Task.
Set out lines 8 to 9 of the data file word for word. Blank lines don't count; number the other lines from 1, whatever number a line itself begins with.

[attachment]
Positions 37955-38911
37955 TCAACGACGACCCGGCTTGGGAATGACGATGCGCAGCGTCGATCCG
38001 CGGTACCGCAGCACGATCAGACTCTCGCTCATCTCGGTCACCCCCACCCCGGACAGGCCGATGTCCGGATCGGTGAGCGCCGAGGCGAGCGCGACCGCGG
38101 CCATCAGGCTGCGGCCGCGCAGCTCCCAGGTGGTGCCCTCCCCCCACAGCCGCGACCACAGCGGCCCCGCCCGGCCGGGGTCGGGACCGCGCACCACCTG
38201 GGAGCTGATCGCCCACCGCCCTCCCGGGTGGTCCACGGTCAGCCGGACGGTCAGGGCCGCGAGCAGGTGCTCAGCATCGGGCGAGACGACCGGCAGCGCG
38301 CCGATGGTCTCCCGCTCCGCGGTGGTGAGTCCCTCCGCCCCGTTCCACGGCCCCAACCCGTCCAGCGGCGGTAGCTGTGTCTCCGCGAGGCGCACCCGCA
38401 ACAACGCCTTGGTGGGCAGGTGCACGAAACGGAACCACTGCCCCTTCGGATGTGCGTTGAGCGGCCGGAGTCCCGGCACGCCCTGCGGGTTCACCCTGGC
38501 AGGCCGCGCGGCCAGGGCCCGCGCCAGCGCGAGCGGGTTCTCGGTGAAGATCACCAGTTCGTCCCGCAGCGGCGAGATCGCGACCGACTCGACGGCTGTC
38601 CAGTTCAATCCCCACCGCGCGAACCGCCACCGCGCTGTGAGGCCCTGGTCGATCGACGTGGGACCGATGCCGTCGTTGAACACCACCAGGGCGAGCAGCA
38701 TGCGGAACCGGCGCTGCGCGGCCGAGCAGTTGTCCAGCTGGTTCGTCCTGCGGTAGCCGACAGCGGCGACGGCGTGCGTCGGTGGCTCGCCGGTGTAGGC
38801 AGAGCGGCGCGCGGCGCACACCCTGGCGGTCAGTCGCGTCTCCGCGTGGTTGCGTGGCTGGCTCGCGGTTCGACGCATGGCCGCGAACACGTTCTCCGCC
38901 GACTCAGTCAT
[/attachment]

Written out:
38501 AGGCCGCGCGGCCAGGGCCCGCGCCAGCGCGAGCGGGTTCTCGGTGAAGATCACCAGTTCGTCCCGCAGCGGCGAGATCGCGACCGACTCGACGGCTGTC
38601 CAGTTCAATCCCCACCGCGCGAACCGCCACCGCGCTGTGAGGCCCTGGTCGATCGACGTGGGACCGATGCCGTCGTTGAACACCACCAGGGCGAGCAGCA